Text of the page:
I’m so all for grace!!! However, I’ve experienced the reaction Paul describes In Romans 6 – “What then? Shall we sin because we are not under law but under grace? May it never be!” In immaturity, the “learners” are growing into the knowledge of grace, but the “teachers” are subject to the accusation of “legalists!” It isn’t unheard of – I’m saved, I’ll do whatever I want. I’m sure this definitely feeds the fires of the “legalists/parents!”

    For a pastor, it seems to me to be a very difficult task to decribe sanctification! Justification is far more fun! You’ve spent years teaching justification; how about some meat on sanctification??? Going in that direction……?

  5. I just re-read “The Spiritual Life of Jesus – part 2.” Sorry, I’m a tad dense, but realized sanctification is possible by using the “resources” Jesus had on earth. However, (again – is that like a “but”?) being taught to allow the Holy Spirit His way, using the Bible as “food,” and prayer – can’t that fall into “works of legalism”? It is still a “list’ of things to do to be sanctified.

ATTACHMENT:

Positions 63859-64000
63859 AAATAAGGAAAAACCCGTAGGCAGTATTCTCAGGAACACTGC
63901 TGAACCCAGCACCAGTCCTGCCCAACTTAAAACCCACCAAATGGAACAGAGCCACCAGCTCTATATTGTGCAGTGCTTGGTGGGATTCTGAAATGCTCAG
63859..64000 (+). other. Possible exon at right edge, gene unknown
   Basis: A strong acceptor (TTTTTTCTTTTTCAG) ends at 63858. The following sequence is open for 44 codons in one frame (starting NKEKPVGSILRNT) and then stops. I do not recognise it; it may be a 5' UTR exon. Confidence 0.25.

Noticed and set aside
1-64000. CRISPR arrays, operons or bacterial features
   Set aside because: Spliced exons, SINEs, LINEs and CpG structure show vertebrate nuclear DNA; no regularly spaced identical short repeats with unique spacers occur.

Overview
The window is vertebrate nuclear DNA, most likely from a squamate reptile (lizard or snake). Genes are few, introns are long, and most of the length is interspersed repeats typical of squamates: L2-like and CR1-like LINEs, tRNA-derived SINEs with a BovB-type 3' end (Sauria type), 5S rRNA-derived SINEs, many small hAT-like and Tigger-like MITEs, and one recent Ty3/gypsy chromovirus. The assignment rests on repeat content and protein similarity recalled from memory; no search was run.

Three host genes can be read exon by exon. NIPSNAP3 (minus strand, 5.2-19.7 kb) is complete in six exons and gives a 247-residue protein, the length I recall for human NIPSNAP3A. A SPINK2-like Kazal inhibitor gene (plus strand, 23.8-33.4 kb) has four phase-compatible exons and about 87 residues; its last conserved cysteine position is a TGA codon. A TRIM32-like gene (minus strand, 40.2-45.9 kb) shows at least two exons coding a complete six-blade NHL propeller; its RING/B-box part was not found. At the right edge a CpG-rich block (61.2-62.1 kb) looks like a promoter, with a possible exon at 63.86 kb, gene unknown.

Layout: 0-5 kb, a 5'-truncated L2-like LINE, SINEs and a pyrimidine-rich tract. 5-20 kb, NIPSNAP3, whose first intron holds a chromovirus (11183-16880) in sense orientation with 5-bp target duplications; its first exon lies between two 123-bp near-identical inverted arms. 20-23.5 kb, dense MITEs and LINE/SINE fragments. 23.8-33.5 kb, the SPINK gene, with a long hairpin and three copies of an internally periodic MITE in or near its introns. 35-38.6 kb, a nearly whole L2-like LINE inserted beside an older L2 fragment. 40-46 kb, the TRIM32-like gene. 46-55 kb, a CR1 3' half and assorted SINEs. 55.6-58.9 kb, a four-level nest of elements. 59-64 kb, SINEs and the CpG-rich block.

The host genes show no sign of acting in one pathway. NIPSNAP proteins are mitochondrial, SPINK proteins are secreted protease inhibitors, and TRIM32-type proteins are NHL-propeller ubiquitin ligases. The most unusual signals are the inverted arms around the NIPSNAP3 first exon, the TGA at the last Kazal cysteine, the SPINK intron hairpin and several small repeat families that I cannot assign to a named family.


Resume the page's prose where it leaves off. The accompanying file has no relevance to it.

Please don’t get me wrong!!! I LOVE the power of the Holy Spirit ( I CRAVE it!), I wouldn’t want to live without the Bible to read, and so appreciate the ability and honor to commune with the Almighty Creator. Bottom line – it’s still “things” to do….see my point?

  6. Jean,

    I was reading the Book of James, and there is a passage about demons believing that God is one. The outworking of that belief is that they “tremble.”

    You know, anyone may objectify the Christian experience with terminology and theological concepts, but the reality is that we are talking about a palpable, real relationship with the Living God.

    The theology is useful in so far as language can provide knowledge and concepts to understand better. But there is no way to communicate in words that desiring the Living God and absorbing his grace is the point. Yet we want to learn Greek and Hebrew to “understand” theology better; we want to build concepts; doctrines; and churches.